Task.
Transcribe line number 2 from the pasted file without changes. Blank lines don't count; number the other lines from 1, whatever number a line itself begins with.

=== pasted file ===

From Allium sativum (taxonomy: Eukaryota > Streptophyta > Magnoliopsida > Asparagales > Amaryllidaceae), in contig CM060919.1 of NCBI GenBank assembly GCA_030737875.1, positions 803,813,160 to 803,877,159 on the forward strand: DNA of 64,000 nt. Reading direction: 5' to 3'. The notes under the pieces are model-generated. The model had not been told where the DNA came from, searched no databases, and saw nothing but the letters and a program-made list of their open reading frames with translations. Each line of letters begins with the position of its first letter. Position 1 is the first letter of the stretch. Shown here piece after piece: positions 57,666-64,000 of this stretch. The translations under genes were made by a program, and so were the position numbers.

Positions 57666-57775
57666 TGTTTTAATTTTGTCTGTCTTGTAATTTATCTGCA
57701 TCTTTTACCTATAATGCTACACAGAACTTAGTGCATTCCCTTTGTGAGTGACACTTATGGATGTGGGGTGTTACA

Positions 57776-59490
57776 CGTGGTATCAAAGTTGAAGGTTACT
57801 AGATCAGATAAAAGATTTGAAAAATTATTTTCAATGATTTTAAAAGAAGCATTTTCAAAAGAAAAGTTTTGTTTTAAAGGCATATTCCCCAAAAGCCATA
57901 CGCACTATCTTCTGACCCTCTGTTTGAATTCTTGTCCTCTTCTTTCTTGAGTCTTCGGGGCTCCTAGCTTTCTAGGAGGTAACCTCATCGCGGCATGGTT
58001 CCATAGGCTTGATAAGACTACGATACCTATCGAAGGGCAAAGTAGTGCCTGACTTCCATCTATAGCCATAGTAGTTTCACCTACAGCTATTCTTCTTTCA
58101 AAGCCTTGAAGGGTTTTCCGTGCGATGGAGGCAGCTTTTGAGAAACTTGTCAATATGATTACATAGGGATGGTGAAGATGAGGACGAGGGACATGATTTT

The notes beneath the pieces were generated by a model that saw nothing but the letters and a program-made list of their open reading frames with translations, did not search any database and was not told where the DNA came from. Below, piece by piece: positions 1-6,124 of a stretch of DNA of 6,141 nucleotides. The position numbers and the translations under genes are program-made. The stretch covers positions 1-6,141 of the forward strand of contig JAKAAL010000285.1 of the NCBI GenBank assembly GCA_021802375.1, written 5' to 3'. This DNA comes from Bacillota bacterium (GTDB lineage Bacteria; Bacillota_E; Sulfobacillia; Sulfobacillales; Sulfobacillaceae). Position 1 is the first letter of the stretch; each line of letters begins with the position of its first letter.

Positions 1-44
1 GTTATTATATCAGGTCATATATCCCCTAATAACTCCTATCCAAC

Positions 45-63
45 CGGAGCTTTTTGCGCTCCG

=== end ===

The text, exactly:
Positions 57666-57775